On Wednesday night, less than a week before the midterm elections that will determine the future of his Presidency, Joe Biden summoned the television cameras for a hastily planned speech at Union Station. Against a backdrop of American flags, he offered a closing argument for the campaign that was chillingly direct, if not exactly what the Party’s message gurus would prefer: Democracy itself, the President said, is on the ballot.
Biden began by mentioning the recent attack on “my friend,” House Speaker Nancy Pelosi’s eighty-two-year-old husband, Paul Pelosi, whose head was smashed during an encounter with an intruder who told police he was searching for his wife. But the heart of Biden’s speech was about Donald Trump’s Big Lie about the election of 2020 and how it has reshaped American politics into an ongoing crisis over basic adherence to the Constitution. “He’s made a big lie an article of faith in the MAGA Republican party,” Biden said of “the defeated former President . . . who refuses to accept the fact that he lost.” The result is an election two years later in which “extreme MAGA Republicans” have made questioning the legitimacy of any races they do not win the party’s new ideology. Their plan, he warned, is to “subvert the electoral system itself.” And that means that anything, including even “disunion and chaos,” is possible.
I’m sure that many Democratic candidates in close races around the country would prefer that Biden had spoken about his plan to defeat inflation or bring down gas prices or safeguard women’s reproductive rights. The President’s pitch, though, was not about policy battles as much as first principles. He was campaigning for democratic votes, not just Democratic ones. “We can’t take democracy for granted any longer,” he warned. There was no real news in this lament other than the startling fact of it occurring. As I listened, it sounded to me like Biden’s personal rebuttal to a recent Times public-opinion survey that seemed to sum up the dissonance of a nation hurtling recklessly over a cliff: “Voters see democracy in peril,” the paper found in its poll, “but saving it isn’t a priority.”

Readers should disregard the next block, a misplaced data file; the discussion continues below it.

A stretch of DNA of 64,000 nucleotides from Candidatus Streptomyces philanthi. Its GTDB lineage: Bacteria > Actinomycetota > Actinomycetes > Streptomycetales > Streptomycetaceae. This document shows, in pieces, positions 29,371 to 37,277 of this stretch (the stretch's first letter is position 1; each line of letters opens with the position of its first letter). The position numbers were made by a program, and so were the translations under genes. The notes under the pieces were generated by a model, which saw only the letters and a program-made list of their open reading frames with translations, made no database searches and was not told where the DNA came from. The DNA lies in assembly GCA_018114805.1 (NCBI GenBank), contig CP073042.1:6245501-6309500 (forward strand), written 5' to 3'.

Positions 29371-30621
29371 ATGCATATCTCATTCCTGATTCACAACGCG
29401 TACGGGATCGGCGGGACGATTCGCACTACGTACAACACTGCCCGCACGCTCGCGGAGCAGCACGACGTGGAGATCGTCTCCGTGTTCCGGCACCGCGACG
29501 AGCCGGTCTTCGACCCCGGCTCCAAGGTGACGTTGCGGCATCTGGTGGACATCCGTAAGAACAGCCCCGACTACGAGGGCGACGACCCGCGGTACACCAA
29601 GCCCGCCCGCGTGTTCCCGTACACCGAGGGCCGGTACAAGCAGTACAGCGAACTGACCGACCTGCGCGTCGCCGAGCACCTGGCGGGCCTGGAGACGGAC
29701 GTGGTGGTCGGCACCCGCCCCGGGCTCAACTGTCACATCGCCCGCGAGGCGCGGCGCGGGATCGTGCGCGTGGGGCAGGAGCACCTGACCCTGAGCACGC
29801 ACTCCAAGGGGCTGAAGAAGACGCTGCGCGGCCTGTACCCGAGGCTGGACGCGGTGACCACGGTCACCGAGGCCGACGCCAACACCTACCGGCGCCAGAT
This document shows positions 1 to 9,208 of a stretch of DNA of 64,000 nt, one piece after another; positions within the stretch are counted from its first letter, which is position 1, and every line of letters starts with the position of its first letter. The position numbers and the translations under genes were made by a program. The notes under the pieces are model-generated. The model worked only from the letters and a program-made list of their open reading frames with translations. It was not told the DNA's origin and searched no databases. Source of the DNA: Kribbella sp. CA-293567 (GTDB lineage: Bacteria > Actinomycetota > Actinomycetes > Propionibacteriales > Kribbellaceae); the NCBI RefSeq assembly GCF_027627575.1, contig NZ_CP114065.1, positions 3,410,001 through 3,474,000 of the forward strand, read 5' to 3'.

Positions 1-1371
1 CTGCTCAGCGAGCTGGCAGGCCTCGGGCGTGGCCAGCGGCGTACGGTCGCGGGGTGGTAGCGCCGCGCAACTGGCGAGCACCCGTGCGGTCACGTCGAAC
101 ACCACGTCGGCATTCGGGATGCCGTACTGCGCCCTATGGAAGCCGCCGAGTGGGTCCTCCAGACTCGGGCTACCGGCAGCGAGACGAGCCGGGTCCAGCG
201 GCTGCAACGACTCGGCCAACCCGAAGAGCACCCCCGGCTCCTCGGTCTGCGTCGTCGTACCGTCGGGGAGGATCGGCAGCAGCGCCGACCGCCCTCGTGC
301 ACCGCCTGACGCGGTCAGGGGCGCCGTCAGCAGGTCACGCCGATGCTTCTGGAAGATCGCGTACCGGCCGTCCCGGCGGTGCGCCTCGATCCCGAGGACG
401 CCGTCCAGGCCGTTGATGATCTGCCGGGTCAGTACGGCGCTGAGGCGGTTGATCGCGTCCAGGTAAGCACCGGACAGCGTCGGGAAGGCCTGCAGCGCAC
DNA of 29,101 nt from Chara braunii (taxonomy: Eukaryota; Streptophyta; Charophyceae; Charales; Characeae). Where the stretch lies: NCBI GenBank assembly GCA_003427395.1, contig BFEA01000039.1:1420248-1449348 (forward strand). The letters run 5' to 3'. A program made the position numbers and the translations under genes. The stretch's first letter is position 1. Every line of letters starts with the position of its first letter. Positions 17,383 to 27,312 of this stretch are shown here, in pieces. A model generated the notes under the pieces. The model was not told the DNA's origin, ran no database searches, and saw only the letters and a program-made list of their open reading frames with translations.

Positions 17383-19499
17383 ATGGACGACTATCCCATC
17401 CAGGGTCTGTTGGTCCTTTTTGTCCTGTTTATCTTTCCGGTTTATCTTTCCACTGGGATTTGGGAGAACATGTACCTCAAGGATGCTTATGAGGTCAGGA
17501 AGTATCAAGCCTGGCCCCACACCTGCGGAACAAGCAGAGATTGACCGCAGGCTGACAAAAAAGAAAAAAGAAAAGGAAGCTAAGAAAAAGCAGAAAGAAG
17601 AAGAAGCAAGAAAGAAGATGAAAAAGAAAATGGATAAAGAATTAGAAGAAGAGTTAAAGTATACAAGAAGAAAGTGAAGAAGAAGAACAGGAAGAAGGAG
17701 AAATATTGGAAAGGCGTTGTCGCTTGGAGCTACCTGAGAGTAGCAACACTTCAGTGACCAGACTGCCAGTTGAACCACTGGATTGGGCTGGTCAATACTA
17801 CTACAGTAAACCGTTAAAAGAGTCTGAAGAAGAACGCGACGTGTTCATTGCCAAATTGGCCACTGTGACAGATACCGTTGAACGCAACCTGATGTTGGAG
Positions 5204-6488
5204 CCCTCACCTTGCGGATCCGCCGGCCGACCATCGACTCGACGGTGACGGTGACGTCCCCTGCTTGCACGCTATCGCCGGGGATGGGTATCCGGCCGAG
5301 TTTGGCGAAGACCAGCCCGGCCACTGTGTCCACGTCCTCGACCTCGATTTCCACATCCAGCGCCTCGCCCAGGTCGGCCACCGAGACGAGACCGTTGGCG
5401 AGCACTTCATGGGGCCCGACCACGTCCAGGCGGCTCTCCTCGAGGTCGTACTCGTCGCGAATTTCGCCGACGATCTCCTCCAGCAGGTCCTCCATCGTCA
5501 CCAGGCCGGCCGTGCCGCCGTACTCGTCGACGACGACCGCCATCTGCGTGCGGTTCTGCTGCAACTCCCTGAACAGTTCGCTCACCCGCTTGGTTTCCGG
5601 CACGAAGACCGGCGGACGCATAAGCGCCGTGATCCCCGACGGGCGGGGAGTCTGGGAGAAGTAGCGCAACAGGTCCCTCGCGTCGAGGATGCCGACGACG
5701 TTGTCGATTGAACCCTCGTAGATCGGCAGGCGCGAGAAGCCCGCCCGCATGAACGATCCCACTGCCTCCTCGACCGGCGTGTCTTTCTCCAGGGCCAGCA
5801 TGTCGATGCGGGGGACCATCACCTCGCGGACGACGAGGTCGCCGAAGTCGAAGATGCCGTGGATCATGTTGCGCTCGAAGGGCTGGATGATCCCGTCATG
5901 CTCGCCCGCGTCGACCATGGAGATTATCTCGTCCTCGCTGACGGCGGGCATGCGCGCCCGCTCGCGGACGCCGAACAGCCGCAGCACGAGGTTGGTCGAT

A few hours later, I received the last in that day’s barrage of fund-raising e-mails from Donald Trump. It contained, more or less, his version of a closing argument. The former President’s pitch was not about the future of democracy or even, for that matter, about what to do for the economy; it was about Hunter Biden’s “Laptop from Hell” and his own claims of endless persecution. “The Witch Hunt continues,” Trump lamented, even though, “after 6 years and millions of pages of documents, they’ve got nothing.” It wasn’t clear from the e-mail what persecution he was referring to, but that wasn’t really the point. The point was that they were out to get him, whoever “they” are, and it wasn’t fair. “If I had what Hunter and Joe had,” Trump said, “it would be the Electric Chair.”
Over the next few days, Trump will travel the country, appearing at rallies in four states: Florida, Iowa, Pennsylvania, and Ohio. He will, no doubt, have many, many words to say on many problems, from the evils of immigration to the horrors of inflation, that are fuelling Republican hopes of a national red wave giving them control of Congress. But the real message from Trump will be the one from his fund-raising e-mail: It’s all about me, me, me.